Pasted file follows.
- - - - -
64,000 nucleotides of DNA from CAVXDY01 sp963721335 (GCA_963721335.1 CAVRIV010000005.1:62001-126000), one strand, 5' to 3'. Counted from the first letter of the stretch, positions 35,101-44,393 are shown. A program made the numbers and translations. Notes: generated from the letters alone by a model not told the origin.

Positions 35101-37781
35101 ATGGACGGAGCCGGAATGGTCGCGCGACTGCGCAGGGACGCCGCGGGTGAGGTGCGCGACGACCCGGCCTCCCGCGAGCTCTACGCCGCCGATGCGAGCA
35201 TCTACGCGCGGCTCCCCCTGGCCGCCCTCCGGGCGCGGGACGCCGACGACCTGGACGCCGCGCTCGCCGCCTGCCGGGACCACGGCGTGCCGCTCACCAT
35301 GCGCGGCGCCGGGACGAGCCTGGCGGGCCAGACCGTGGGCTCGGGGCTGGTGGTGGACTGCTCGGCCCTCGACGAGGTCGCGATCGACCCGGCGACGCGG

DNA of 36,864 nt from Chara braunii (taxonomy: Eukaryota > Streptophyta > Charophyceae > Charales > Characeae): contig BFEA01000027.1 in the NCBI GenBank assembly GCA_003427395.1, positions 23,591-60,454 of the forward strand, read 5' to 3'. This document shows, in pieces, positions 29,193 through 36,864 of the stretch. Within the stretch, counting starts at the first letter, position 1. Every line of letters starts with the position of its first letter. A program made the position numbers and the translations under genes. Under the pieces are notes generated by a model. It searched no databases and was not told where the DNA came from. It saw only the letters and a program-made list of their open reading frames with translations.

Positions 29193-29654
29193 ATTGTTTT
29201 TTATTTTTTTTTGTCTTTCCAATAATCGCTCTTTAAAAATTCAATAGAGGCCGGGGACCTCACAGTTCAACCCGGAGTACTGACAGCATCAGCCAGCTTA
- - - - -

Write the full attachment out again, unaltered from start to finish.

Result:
64,000 nucleotides of DNA from CAVXDY01 sp963721335 (GCA_963721335.1 CAVRIV010000005.1:62001-126000), one strand, 5' to 3'. Counted from the first letter of the stretch, positions 35,101-44,393 are shown. A program made the numbers and translations. Notes: generated from the letters alone by a model not told the origin.

Positions 35101-37781
35101 ATGGACGGAGCCGGAATGGTCGCGCGACTGCGCAGGGACGCCGCGGGTGAGGTGCGCGACGACCCGGCCTCCCGCGAGCTCTACGCCGCCGATGCGAGCA
35201 TCTACGCGCGGCTCCCCCTGGCCGCCCTCCGGGCGCGGGACGCCGACGACCTGGACGCCGCGCTCGCCGCCTGCCGGGACCACGGCGTGCCGCTCACCAT
35301 GCGCGGCGCCGGGACGAGCCTGGCGGGCCAGACCGTGGGCTCGGGGCTGGTGGTGGACTGCTCGGCCCTCGACGAGGTCGCGATCGACCCGGCGACGCGG

DNA of 36,864 nt from Chara braunii (taxonomy: Eukaryota > Streptophyta > Charophyceae > Charales > Characeae): contig BFEA01000027.1 in the NCBI GenBank assembly GCA_003427395.1, positions 23,591-60,454 of the forward strand, read 5' to 3'. This document shows, in pieces, positions 29,193 through 36,864 of the stretch. Within the stretch, counting starts at the first letter, position 1. Every line of letters starts with the position of its first letter. A program made the position numbers and the translations under genes. Under the pieces are notes generated by a model. It searched no databases and was not told where the DNA came from. It saw only the letters and a program-made list of their open reading frames with translations.

Positions 29193-29654
29193 ATTGTTTT
29201 TTATTTTTTTTTGTCTTTCCAATAATCGCTCTTTAAAAATTCAATAGAGGCCGGGGACCTCACAGTTCAACCCGGAGTACTGACAGCATCAGCCAGCTTA